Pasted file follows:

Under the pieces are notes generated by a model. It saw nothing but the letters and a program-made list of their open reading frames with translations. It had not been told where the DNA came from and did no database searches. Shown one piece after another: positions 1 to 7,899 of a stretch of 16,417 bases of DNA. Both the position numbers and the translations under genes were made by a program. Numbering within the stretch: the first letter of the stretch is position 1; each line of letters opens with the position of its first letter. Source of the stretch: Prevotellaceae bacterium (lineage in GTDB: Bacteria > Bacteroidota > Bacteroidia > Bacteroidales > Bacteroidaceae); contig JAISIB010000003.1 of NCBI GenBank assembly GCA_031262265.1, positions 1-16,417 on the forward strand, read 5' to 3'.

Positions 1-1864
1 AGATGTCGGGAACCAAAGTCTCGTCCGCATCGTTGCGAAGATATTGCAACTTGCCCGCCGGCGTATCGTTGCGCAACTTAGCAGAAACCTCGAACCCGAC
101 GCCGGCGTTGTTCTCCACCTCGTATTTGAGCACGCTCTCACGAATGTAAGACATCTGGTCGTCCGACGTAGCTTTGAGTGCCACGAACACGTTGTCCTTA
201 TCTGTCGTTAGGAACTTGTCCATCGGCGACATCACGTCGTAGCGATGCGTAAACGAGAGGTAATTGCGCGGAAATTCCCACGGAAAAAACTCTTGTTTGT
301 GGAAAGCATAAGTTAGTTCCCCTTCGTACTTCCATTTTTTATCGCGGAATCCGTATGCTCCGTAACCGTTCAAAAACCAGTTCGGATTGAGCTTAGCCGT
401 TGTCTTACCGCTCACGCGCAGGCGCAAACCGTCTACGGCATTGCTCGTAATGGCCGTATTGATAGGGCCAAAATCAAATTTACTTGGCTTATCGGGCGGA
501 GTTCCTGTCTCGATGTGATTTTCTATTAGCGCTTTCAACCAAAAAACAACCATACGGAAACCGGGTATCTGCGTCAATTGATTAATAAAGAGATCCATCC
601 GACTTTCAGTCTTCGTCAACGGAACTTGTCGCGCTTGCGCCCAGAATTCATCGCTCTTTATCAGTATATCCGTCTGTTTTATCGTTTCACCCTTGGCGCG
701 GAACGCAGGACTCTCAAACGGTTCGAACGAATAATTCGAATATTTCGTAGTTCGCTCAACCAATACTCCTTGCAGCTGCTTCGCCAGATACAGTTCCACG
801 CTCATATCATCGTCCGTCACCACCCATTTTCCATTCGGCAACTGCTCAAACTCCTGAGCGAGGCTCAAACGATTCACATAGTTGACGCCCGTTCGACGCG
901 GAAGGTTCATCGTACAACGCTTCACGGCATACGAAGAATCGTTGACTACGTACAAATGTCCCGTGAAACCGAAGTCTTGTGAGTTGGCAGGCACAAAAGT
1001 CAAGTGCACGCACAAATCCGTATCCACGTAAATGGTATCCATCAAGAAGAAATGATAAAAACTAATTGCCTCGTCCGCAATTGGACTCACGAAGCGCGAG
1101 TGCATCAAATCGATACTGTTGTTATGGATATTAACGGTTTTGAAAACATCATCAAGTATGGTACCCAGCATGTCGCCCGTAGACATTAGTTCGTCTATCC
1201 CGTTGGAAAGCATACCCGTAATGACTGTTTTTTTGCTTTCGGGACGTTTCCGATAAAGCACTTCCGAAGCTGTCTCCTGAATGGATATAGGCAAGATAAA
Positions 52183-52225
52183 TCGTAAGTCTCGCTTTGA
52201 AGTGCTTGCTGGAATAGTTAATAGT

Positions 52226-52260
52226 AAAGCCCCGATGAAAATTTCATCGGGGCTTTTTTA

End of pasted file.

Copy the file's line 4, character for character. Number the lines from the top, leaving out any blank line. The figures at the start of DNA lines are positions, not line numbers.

101 GCCGGCGTTGTTCTCCACCTCGTATTTGAGCACGCTCTCACGAATGTAAGACATCTGGTCGTCCGACGTAGCTTTGAGTGCCACGAACACGTTGTCCTTA